I had him sign a copy of Homeland for me, and a copy of Little Brother that I wanted to give to my sister’s family. In spite of being firmly placed in the “Young Adult” category, Little Brother has gained the award of “my favorite book”. I want other people to read it, and I wanted to give my sister and her family a copy so that they could read it. My sister’s family contains 2 kids, a 10-year-old and an 8-year-old. I mentioned this to Cory and he responded that they were probably a bit too young. I happen to agree with him, but it brought up a question I’d had in regard to it. I wanted to know when he felt his daughter would be old enough for his books. More specifically, I think I asked “When would you say to your daughter ‘here, go read this'”. He said he didn’t think he would ever give her his books, but that if she wanted to read them he hoped that she would at some point grab a book off the shelf and that he and his wife could help guide those decisions so that there was trust there. Sounds like a pretty dang good approach to me.

Hykel and I spent the rest of the evening talking about the things that were discussed, and over the last few days we’ve had more discussions. She’s read Little Brother and I’ve finished Homeland. They’re both wonderful books that bring up a lot of valuable questions. If you get a chance, go see Cory Doctorow talk. You may get a lesson about privacy, security, parenting, all kinds of stuff. His website can be found here.

3 comments
  1. It was a fun event. You did a great job introducing DorkBot PDX, and I really enjoyed Cory’s presentation. I haven’t finished reading Homeland yet…I’m about 1/3 of the way in. But I just handed off Little Brother to my 16-yr-old niece for her to borrow. My oldest son has already read it and is looking forward to me finishing Homeland so he can read it.

    Security as it applies to parenting is a very sticky topic. Yes, on one hand we need to teach our kids to use strong passwords and never give the passwords out. Then things come up where the kids violate our trust and a parent needs to step in and “violate” their privacy. Or, for even very innocent reasons, such as the kid’s iPod breaks and the parent needs to replace it but needs to know the kid’s Apple ID password to do the backup/sync/restore stuff.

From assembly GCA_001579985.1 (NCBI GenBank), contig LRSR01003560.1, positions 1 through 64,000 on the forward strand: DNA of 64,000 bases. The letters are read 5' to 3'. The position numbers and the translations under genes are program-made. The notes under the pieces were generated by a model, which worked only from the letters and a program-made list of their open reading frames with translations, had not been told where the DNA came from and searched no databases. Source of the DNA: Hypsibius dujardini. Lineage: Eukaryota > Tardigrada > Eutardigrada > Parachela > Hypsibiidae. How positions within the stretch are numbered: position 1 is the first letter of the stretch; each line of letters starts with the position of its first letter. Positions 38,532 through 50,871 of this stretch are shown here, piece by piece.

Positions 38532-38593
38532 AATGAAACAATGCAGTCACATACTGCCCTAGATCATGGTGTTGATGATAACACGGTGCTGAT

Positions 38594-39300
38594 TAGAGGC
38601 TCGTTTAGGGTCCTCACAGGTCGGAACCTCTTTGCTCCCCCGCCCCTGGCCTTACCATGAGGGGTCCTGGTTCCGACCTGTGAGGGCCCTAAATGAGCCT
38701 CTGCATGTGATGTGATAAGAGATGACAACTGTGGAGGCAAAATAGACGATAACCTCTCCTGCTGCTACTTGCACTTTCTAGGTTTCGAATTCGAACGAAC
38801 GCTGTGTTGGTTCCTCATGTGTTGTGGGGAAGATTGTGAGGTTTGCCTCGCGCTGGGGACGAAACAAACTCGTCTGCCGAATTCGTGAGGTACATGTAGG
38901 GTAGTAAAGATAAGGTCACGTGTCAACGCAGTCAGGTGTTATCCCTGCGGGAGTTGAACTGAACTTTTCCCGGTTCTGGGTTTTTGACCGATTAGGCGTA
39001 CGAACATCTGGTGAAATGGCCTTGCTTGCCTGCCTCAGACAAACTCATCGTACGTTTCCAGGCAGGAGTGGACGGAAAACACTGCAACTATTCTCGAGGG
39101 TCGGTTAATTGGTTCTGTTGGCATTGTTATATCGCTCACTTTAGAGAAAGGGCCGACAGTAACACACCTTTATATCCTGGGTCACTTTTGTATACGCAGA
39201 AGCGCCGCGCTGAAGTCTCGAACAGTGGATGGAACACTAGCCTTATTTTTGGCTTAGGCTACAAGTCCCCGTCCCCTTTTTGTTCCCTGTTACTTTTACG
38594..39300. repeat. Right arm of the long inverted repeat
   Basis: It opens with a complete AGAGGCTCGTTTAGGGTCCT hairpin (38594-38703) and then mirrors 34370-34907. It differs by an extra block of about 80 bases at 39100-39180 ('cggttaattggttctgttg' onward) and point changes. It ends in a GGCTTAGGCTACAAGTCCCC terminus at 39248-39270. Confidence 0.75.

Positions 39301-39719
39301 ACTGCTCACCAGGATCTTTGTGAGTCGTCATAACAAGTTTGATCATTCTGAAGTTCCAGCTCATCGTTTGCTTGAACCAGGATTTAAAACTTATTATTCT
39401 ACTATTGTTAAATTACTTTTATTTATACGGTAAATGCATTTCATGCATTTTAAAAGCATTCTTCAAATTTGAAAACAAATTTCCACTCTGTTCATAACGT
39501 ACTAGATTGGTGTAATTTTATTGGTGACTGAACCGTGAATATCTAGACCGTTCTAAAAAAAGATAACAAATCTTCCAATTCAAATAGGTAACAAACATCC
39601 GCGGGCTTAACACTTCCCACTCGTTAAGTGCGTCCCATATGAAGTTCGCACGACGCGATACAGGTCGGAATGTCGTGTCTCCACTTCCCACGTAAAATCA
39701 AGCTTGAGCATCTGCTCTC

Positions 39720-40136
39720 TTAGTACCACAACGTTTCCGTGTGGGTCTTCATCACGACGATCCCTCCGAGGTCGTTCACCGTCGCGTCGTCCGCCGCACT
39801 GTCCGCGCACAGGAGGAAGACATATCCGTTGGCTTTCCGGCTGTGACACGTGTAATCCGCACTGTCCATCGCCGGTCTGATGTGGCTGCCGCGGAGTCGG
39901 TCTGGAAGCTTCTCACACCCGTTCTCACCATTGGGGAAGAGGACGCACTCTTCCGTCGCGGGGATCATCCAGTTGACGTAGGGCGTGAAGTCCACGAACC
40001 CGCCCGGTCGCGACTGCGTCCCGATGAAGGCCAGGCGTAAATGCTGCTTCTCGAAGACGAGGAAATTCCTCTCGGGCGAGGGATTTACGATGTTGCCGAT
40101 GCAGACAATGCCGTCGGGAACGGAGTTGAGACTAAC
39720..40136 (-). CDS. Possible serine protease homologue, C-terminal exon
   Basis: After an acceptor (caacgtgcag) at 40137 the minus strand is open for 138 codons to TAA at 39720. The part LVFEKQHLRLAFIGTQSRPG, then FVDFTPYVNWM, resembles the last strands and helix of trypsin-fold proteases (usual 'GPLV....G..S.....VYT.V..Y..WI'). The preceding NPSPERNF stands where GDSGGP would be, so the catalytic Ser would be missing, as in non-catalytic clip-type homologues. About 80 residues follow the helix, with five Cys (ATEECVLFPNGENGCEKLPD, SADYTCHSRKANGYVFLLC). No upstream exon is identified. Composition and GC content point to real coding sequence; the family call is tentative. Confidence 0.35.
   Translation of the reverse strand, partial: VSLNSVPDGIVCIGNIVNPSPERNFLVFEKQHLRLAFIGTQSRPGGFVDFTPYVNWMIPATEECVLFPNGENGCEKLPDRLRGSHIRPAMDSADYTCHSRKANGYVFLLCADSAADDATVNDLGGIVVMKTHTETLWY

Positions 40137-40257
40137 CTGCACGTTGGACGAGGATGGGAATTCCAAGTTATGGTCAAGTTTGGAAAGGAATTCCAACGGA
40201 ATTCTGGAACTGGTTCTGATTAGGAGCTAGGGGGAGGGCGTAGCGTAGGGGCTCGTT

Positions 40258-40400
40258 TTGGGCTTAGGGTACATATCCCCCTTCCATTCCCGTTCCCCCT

Without getting into details…several months ago my daughter’s phone and iPod were confiscated by school police. She had done nothing wrong, but a friend of hers (who also did nothing wrong) was likely in some danger and there was evidence on these devices. In the interest of protecting her friend we willing gave them the devices. They cloned and downloaded what evidence they needed and returned the devices. (I then instructed her to change all her passwords of course.) As someone who is concerned about privacy and teaching my kids about privacy and also wanting to be a good parent, I was comfortable with the way I (and others) handled this situation. I wonder how Cory would have handled it.

    • Thanks Bill,

      I suspect that in an ideal world the privacy/security relationship between parents and kids is a little like that of an employee and the IT department. There’s a trust there that needs to be maintained to make everyone’s life easier. There is of course, the large difference that you can’t fire your kids when they violate family policy.

      That sounds like a pretty terrifying situation about your daughter’s friend. The paranoid guy in me says that there is danger in providing non-warranted access to the police. I’m not sure how I would have handled that in the moment, especially if it was a time-sensitive situation.